First time on World Wide Angle, you may want to subscribe to our RSS feed. Thanks for visiting!

Pearl Harbor And Hollywood

December 6, 2008 by Derrick Faw · 1 Comment
Filed under: Cinephile 

Get the Flash Player to see the wordTube Media Player.

Tomorrow will mark the 67th anniversary of the Japanese attack of the US Military base at Pearl Harbor, Hawaii on December 7th, 1941. This tremendous date which lives in infamy has forever changed the course of politics and culture. All of America jumped into a massive effort of unity, Hollywood was no exception. Some of the most noted figures in cinema put their talents to work for the war effort. Great directors like John Ford, John Houston, and Frank Capra enlisted making documentaries. Actors and actresses alike joined in the war bond and recruitment effort. And others served as soldiers. People like: Henry Fonda, Clark Gable, Eddie Albert, Robert Ryan, and James Stewart. Though we all remember Stewart for his boyish and gentle demeanor, his heroism is legendary as a B-24 pilot. He was awarded the Distinguished Flying Cross with two oak leaf clusters, the Air Medal with three oak leaf clusters, and the French Croix de Guerre with Palm for his service in Europe. Stewart remained in the Air Force Reserves until 1968, when he retired a Brigadier General. Other noted servicemen who found success in Hollywood after the war include: Lee Marvin, Charles Bronson, George C. Scott, Brian Keith, John Russell, Ernest Borgnine, Charlton Heston, and Audie Murphy. Murphy, by the way, is the most decorated serviceman of WWII.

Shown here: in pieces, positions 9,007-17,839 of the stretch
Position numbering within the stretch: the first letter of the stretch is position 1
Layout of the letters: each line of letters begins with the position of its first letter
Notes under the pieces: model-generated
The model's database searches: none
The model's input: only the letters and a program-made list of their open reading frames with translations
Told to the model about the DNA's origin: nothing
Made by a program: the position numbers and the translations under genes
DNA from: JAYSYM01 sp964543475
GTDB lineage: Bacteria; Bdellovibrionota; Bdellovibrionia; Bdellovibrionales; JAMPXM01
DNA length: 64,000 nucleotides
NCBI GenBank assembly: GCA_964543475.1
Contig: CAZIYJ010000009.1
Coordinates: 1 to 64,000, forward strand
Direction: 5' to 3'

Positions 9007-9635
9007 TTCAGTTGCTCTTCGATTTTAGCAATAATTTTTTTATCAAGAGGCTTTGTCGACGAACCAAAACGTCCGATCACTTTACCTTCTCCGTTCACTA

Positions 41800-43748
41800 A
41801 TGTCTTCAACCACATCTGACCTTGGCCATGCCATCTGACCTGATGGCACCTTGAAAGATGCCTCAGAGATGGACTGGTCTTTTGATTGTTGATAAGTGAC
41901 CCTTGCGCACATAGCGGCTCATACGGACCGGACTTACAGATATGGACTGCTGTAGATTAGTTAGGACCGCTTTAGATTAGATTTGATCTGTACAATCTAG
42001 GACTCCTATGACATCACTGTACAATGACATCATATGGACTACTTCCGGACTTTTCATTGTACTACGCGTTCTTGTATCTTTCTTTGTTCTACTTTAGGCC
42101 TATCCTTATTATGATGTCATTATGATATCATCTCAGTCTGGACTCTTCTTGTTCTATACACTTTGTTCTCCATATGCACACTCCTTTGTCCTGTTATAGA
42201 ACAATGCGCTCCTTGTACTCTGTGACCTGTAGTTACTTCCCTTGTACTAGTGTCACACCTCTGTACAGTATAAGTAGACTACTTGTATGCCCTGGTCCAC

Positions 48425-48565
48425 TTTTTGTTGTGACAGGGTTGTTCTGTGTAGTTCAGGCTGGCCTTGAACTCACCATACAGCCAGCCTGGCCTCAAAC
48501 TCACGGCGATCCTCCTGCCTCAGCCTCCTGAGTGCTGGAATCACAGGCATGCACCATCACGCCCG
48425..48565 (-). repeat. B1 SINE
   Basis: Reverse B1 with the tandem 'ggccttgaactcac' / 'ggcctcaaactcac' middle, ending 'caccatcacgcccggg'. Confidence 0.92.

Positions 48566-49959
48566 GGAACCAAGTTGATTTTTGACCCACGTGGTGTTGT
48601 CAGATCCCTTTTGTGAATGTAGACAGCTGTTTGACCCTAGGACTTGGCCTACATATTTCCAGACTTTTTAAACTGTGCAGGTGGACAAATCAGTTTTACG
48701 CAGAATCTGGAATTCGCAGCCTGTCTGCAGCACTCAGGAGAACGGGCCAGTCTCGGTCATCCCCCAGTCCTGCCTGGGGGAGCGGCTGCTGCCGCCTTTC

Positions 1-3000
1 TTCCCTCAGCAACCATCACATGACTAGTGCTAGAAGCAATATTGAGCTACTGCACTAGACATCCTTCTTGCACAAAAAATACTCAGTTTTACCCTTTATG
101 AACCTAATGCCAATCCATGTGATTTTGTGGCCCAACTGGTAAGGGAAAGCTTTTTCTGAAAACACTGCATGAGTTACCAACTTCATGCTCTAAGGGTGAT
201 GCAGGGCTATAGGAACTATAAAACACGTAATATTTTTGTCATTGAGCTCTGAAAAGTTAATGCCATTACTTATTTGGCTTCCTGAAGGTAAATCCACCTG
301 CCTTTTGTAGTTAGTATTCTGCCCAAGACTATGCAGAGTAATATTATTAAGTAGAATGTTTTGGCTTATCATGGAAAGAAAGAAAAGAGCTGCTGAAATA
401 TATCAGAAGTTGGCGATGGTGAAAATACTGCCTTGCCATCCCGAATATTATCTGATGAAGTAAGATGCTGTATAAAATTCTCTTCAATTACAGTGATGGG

In the years to follow dozens of films and documentaries were made featuring the events of Pearl Harbor, not to mention several newsreels. There are more than 500 films dealing with WWII, many of which at least make a reference to Pearl Harbor. Below is a partial list of those dealing with Pearl Harbor.

Air Force (1943)

From Here To Eternity (1953)

From Here To Eternity (1953)

In Harms Way (1965)

In Harms Way (1965)

Tora! Tora! Tora! (1970)

Tora! Tora! Tora! (1970)

Films about WWII are rarely true to fact. For the most part however, they stand as a lasting memory of a special generation of men and women. In a time of depression they faced grave challenges, in a time of war they united together, and in times of prosperity they flurished.  Their achievements stand above any other generation before their time and most likely after.